Ayyaz Mahmood Khan: I believe in a spiritual leader who has a divine connection with God and his prayers are answered. I would be willing to, through his blessings, undertake a test of that nature, by having many, many people, and it’s not the first time that I’d be doing it, even the Founder of our Community proposed this test. He said that bring 1000 ill people on one end and 1000 on the other end; one group is prayed for and the other is not. They shouldn’t know that someone is praying for them and we’ll test and see where the mortality rate is higher and lower, but nobody took him up on his challenge. I’d be willing to do that.
Heckler: Do you want me to tell you the research?
Ayaz Mahmood Khan: Sure! I’ll do it if you like. I’d be willing to do that experiment through us.
Heckler: Prayer is harmful. It actually harms your recovery.
Ayaz Mahmood Khan: I’d be willing to do that experiment through us, so bring them! I’d be willing to undertake a sample test of praying and I would demonstrate that our prayers, and the prayers of our community, would definitely have an effect. I can’t change that if you’re not interested but the offer is there.
Ayyaz Mahmood Khan: I believe that the only form of evidence for the existence of something is not material and you [Arif] agree with that. There are other means of testing the truthfulness of something so I would be happy to demonstrate that the power of my prayers and our prayers of the community are accepted and if God does exist, then it’s a journey that everyone has to take for themselves and if they’re interested in that journey then great and if they’re not then that’s their decision.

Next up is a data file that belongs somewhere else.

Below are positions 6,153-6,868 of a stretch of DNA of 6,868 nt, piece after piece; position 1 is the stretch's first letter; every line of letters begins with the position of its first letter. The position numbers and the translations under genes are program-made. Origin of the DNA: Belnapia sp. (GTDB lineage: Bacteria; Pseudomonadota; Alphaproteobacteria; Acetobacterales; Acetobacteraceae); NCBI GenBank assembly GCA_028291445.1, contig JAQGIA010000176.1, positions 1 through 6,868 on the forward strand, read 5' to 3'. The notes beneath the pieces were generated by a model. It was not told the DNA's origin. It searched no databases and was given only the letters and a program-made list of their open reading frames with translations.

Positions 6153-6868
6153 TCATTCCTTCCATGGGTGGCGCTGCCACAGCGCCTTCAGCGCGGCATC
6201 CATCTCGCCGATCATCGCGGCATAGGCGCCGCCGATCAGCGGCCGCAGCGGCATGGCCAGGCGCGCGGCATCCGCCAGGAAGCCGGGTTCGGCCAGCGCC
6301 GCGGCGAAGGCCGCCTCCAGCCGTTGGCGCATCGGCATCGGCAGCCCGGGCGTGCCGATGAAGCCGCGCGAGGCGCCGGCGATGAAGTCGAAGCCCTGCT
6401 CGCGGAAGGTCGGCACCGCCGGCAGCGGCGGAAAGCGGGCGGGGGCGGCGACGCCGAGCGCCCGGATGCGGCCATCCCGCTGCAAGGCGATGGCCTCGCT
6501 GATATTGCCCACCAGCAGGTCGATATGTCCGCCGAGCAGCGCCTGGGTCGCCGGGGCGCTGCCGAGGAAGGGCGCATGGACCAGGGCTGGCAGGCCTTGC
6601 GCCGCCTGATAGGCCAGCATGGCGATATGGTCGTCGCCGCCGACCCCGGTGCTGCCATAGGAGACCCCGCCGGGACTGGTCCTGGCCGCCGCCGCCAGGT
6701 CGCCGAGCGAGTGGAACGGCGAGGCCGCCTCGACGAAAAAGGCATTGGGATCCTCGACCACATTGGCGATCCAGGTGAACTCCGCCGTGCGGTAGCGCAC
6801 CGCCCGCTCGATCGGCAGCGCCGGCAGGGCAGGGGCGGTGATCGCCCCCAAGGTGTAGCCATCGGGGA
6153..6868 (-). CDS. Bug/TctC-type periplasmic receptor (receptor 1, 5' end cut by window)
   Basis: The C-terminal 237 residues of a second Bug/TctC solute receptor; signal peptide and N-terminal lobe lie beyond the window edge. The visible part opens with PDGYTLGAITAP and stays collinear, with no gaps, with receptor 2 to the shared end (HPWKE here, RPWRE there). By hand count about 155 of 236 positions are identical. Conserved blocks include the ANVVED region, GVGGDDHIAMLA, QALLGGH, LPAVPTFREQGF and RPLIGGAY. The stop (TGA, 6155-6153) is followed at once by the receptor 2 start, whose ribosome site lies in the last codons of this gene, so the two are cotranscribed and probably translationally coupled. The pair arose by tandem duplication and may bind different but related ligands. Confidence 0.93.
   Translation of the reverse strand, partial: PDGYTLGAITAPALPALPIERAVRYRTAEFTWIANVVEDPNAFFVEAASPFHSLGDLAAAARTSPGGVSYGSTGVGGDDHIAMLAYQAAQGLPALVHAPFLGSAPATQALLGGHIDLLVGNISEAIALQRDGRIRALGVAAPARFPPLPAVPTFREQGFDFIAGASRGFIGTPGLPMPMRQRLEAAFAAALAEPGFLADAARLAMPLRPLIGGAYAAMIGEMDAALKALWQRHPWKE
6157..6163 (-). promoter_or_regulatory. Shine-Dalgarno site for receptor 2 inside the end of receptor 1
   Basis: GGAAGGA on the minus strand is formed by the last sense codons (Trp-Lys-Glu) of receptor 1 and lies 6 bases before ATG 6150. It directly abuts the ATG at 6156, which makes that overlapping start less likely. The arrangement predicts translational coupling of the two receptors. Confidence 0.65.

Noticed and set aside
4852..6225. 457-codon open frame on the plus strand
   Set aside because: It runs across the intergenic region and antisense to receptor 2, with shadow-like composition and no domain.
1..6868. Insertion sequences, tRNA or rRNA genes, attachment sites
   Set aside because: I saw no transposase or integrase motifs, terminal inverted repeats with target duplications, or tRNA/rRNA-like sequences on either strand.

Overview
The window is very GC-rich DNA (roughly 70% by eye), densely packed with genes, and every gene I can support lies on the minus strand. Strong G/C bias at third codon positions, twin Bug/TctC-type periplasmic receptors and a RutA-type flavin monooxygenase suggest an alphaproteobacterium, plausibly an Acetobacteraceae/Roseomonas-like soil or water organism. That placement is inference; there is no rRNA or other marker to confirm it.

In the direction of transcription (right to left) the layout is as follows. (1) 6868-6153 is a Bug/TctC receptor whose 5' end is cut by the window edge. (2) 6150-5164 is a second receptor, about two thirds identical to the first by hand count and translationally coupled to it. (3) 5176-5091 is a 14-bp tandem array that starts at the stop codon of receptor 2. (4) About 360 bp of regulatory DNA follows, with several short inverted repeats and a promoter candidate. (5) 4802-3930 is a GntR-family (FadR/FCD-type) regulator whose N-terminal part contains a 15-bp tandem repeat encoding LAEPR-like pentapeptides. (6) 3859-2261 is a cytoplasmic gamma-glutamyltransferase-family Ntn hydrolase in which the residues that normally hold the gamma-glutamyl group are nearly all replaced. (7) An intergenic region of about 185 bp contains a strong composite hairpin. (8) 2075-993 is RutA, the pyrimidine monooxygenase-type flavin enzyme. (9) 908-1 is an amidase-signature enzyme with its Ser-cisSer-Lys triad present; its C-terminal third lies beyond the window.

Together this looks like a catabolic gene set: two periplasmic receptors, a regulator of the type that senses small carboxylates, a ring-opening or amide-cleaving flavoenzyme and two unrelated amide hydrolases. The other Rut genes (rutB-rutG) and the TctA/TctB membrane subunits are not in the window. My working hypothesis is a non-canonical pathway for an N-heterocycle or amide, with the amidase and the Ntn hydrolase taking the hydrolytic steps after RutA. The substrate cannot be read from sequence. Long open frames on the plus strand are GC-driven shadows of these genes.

Dr. Arif Ahmed: The first thing I want to say is to emphasise there are many important matters, perhaps more important than the one we’re looking at today. I agree with Ayyaz. I think his own religion [The Ahmadiyya Muslim Community in Islam] has almost none of the defects of every other religion. That is, it emphasises tolerance and it emphasises non-violence and persuasive and rational means of bringing people to religion and it is relatively free of many of the other vices that most religions have, including for instance Christianity. The one defect that it shares is falsity, and that was the one that we were talking about today. It seems to me still that there is strong evidence that this religion, like any other, is false. That for any religion and indeed for many cults as well, you could cite supposed prophecies of one sort or another, which could be described as having been fulfilled in such and such ways, that there’s empirical evidence of the sort mentioned just now against some of the central articles of this belief. The last thing I’d say is that look into your own hearts and ask yourselves, “Do I really believe it because I want to believe it or do I really believe because that’s where the evidence compels me?” You should all ask yourselves that question. Thanks!